Saturday, January 30, 2010
Elton at Neil Young Tribute
In 20 previous editions, the pre-Grammy concert benefiting MusiCares has had some spectacular honorees and events, including Elton John, James Taylor, Sting, Bono and 2009 recipient Neil Diamond. But with all of those star-studded affairs it would be hard to find one that engendered more love and respect than Friday night's dinner honoring Neil Young. From the moment the night was announced it promised to be special.
Host Jack Black, who got so caught up in the spirit of raising money for the night he auctioned off his shoes, tie and eventually pants during the evening, noted in his opening remarks, "Neil Young has influenced four decades of music." That was felt in the remarkable lineup that brought together peers like Crosby, Stills and Nash, Jackson Browne and Emmylou Harris, who performed the title track to 'Comes A Time' with Lucinda Williams and Patty Griffin, as well as other disciples and admirers such as Wilco, the Red Hot Chili Peppers and Dave Matthews.
Wilco delivered one of the high points of the night with a mesmerizing 'Broken Arrow,' while Matthews performed a poignant 'Needle And The Damage Done.' For them, being there was obvious. "Well, it's about time we paid him back," Wilco's Jeff Tweedy told Spinner beforehand. "I certainly can't think of anyone who's been more influential on a band like Wilco."
And for Matthews, who is still blown away by calling Young his friend, it was a chance to pay his respects. "Since I was a kid I've been a crazy fan," he told Spinner. "And it's a different thing to be able to go out there and say thank you to him as a fan, rather than as a friend."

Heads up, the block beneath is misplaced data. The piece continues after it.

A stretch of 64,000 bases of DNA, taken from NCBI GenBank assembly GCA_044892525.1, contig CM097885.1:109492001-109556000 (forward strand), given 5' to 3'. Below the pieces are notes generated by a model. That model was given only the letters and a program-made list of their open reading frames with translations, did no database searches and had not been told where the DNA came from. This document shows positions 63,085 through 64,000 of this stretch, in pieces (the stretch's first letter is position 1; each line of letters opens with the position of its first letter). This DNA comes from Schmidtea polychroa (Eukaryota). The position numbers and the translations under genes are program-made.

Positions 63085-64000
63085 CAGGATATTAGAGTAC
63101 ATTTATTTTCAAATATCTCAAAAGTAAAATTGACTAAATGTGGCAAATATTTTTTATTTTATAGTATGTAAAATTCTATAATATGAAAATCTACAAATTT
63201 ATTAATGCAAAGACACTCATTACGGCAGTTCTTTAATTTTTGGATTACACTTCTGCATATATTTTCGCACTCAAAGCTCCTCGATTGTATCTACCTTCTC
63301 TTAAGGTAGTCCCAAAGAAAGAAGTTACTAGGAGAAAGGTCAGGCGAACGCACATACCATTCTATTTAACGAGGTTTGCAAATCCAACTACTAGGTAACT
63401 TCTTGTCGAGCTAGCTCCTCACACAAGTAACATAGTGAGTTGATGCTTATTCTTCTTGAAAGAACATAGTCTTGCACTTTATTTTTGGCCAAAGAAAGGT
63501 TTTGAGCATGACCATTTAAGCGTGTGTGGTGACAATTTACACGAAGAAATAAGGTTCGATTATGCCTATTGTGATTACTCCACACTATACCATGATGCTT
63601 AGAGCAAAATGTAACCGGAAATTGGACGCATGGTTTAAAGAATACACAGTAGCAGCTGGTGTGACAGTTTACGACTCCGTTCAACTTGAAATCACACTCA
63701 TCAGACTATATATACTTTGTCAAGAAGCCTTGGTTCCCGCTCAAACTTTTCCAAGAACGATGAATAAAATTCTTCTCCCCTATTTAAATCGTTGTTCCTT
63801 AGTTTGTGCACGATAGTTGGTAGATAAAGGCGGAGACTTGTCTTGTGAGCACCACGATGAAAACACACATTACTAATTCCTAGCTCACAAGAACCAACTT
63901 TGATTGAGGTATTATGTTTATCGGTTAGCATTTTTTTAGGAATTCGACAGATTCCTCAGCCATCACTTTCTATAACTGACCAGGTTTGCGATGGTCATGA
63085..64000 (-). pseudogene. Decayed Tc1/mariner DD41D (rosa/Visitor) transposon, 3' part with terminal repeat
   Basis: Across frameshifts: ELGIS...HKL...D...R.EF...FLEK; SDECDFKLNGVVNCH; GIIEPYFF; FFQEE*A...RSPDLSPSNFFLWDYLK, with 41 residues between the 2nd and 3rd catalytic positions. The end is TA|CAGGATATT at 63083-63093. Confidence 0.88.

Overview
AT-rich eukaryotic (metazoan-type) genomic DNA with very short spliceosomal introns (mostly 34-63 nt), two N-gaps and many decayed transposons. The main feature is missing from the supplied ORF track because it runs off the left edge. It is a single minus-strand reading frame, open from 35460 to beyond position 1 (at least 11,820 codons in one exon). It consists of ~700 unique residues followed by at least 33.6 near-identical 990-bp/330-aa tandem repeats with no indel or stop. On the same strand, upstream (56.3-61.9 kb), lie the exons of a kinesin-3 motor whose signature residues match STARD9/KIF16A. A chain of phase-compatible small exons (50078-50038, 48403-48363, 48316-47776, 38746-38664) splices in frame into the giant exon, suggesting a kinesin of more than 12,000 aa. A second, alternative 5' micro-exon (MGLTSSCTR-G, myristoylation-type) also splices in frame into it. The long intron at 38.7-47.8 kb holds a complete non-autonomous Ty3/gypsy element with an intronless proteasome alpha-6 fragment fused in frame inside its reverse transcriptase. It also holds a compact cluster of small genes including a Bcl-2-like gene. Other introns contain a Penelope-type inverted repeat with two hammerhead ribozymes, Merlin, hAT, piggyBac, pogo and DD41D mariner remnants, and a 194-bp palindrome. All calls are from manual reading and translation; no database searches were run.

The night brought out some special collaborations, including Jason Mraz and Shawn Colvin's 'A Lotta Love,' Stephen Stills and Sheryl Crow's lovely 'Long May You Run,' and Keith Urban, John Fogerty and Booker T shaking the Convention Center halls with 'Rockin' In The Free World.' The night also featured a Grammy-worthy tribute by Elton John, Neko Case, Leon Russell, Shawn Colvin and T-Bone Burnett on 'Helpless.'
But the individual performances offered just as many highlights, including John Mellencamp's opening 'Down By The River,' Ben Harper's stirring 'Ohio,' Elvis Costello's 'The Losing End' and Ozomatli's funked up 'Mr. Soul.' One of the most anticipated moments of the night was the Red Hot Chili Peppers' first public appearance with new guitarist Josh Klinghoffer, and the band did not disappoint, going "soft, hard, and then soft again" with a psychedelic version of ' A Man Needs A Maid.'
Young sat in the audience taking in all the admiration and love, but he did not speak. That didn't surprise Matthews, who knows his friend well. "I know he's so embarrassed by the whole thing. He's probably like, 'I can't take it, f--- this. I'm not playing, f--- you,'" Matthews said laughing. "That's not a direct quote, but it's the kind of person he is. But it's great to get up there and embarrass him like that because he's like nobody else."